Although the name symbolic it is unclear and can be easily misconstrued as an activity or as an organization that deals exclusively with boys. It is important that the name is clear and message aligns with the organization in order to successfully expand into communities and be understood by donors. It would be helpful if the organization conducted a situational analysis of the foundation; strengths, weaknesses, opportunities, and threats. After conducting the situational analysis, they could utilize their strengths to clearly design a message that is simple to understand and aligned with their mission and purpose.
The children of the community were on school break preparing for school to start in February. In their efforts to support the community Boy with a Ball has a school supplies campaign that occurs annually to ensure that every student who attends the tutoring programs has all of the school supplies needed. Coincidentally, Chapman student’s donation to the foundation happened to be a variety of notebooks, pencils, backpacks and other supplies that will be put toward the campaign.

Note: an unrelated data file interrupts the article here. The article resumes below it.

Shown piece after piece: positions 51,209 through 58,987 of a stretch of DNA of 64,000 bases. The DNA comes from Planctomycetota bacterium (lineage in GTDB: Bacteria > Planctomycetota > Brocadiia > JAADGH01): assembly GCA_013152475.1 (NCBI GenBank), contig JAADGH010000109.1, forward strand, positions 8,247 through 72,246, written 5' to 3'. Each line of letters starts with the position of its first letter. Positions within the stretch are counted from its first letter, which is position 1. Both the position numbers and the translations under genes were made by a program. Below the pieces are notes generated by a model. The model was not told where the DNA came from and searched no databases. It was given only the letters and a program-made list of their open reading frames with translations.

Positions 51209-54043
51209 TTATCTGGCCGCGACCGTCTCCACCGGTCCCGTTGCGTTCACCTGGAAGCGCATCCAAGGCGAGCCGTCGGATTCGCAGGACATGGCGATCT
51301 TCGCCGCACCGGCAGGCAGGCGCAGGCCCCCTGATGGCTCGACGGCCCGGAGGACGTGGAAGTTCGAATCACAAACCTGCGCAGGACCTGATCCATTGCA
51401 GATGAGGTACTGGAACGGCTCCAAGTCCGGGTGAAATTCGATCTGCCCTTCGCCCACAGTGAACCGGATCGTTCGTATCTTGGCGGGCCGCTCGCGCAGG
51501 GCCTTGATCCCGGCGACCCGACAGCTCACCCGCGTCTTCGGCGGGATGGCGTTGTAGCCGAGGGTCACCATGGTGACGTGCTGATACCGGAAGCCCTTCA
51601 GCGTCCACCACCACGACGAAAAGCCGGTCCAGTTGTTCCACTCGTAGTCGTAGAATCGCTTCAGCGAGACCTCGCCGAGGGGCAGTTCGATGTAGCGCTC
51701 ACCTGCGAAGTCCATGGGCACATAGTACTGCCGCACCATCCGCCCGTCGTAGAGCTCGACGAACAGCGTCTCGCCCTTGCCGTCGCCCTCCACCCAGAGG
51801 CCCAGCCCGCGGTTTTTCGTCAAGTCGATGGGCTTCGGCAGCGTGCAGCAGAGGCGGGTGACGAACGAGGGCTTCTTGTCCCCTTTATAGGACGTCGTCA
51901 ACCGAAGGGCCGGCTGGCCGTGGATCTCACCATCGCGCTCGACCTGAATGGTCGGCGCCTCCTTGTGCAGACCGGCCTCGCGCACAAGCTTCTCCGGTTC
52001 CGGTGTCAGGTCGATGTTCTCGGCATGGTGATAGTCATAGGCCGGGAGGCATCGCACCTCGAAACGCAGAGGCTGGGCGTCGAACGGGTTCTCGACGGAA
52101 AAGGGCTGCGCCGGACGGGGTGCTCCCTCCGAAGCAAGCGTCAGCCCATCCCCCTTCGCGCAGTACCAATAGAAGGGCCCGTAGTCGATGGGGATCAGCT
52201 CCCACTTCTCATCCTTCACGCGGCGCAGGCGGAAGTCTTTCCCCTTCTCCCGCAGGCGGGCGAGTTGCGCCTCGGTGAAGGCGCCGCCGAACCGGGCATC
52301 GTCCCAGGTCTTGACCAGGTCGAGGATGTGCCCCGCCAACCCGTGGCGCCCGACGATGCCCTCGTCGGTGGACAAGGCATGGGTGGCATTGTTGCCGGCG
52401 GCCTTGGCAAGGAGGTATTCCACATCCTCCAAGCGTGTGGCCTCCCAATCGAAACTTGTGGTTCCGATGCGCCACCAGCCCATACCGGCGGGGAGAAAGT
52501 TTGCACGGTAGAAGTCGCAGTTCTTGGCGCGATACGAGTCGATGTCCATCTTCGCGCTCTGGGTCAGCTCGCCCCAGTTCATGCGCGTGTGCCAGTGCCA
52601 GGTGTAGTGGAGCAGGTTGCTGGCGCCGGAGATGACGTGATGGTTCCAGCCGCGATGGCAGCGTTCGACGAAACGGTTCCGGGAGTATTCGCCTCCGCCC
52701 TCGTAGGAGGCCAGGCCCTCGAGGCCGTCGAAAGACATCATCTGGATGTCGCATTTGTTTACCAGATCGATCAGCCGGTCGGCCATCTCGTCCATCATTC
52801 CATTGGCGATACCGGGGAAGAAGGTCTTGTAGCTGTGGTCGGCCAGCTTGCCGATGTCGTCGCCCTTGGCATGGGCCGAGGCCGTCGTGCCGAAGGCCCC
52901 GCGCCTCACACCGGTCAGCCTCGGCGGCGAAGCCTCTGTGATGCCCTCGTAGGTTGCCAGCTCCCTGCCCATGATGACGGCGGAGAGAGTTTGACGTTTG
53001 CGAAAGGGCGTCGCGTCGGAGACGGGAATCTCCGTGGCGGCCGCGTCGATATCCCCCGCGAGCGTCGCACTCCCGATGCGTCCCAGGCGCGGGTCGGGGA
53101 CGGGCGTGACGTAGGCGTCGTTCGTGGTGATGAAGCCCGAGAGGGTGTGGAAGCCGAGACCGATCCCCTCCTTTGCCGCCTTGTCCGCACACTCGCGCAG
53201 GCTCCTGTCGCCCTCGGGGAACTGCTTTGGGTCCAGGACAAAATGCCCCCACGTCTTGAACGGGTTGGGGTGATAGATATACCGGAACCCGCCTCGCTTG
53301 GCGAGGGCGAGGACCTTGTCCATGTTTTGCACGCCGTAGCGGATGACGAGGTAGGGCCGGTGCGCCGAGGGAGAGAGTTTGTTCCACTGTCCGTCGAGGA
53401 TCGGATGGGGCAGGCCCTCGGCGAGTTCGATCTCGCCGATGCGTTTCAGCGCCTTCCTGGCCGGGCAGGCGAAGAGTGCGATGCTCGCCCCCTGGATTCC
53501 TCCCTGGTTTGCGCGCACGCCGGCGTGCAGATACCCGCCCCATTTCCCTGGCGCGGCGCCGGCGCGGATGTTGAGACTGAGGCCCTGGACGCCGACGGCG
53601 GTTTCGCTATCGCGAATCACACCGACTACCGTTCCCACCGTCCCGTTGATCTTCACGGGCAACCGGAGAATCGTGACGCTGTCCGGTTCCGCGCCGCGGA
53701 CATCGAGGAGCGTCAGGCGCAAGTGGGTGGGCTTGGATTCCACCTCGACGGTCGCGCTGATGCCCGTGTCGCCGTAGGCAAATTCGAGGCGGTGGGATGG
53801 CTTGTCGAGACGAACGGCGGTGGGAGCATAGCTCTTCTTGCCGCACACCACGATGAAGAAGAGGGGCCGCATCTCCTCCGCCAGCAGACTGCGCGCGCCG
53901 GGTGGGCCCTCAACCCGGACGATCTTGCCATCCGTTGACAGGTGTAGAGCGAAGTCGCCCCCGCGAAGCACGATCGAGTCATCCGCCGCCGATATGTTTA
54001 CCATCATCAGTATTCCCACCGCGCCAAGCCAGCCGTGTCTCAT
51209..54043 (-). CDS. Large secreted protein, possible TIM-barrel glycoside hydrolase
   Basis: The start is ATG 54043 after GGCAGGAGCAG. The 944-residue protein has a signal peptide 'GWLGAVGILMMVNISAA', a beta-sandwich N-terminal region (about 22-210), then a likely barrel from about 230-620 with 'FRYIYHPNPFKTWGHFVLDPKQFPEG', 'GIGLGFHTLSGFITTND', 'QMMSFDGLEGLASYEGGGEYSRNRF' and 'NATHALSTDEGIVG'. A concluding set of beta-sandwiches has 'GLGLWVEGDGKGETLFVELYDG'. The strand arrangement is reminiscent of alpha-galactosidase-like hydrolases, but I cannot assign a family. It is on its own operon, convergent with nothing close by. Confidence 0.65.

At the conclusion of our community tours we came together to reflect on similarities, differences, and our takeaway from this experience. Classmates shared similarities found in communities near home, such as the Santa Ana River Trail and mobile home parks exemplifying. The astounding differences were the personalities of the people and community compared to those at home, showing a different sense of comradery. In America, it is normal to know your neighbors, but the close family style relationship that this community upheld was something completely different. There was constant togetherness, helpfulness and sharing of smiles. Smiling is something that was incredibly distinct and defined the climate of this community. Many students shared their shocking realization that a community in this condition, with so few belongings could be truly happy. This realization was astounding as this is not the case with many communities in much better living conditions that do not face food, job and shelter insecurities every day.